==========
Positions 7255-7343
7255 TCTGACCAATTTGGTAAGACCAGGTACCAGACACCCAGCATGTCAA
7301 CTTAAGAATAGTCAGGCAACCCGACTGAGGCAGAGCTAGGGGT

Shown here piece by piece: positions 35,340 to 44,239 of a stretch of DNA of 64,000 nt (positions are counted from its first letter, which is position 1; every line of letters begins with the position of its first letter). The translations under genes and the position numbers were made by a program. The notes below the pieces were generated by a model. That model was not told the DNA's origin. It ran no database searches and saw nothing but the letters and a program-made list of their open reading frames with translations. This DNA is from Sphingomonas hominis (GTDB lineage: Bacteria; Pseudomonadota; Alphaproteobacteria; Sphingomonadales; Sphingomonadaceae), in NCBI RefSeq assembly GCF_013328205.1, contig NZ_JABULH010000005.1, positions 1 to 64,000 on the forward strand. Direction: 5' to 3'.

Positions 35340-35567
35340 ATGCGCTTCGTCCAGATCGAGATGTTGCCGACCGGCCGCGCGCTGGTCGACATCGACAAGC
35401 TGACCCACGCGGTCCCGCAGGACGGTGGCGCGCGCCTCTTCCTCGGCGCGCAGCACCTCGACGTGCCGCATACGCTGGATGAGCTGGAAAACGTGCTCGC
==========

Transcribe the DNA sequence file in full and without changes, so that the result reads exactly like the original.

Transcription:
Positions 7255-7343
7255 TCTGACCAATTTGGTAAGACCAGGTACCAGACACCCAGCATGTCAA
7301 CTTAAGAATAGTCAGGCAACCCGACTGAGGCAGAGCTAGGGGT

Shown here piece by piece: positions 35,340 to 44,239 of a stretch of DNA of 64,000 nt (positions are counted from its first letter, which is position 1; every line of letters begins with the position of its first letter). The translations under genes and the position numbers were made by a program. The notes below the pieces were generated by a model. That model was not told the DNA's origin. It ran no database searches and saw nothing but the letters and a program-made list of their open reading frames with translations. This DNA is from Sphingomonas hominis (GTDB lineage: Bacteria; Pseudomonadota; Alphaproteobacteria; Sphingomonadales; Sphingomonadaceae), in NCBI RefSeq assembly GCF_013328205.1, contig NZ_JABULH010000005.1, positions 1 to 64,000 on the forward strand. Direction: 5' to 3'.

Positions 35340-35567
35340 ATGCGCTTCGTCCAGATCGAGATGTTGCCGACCGGCCGCGCGCTGGTCGACATCGACAAGC
35401 TGACCCACGCGGTCCCGCAGGACGGTGGCGCGCGCCTCTTCCTCGGCGCGCAGCACCTCGACGTGCCGCATACGCTGGATGAGCTGGAAAACGTGCTCGC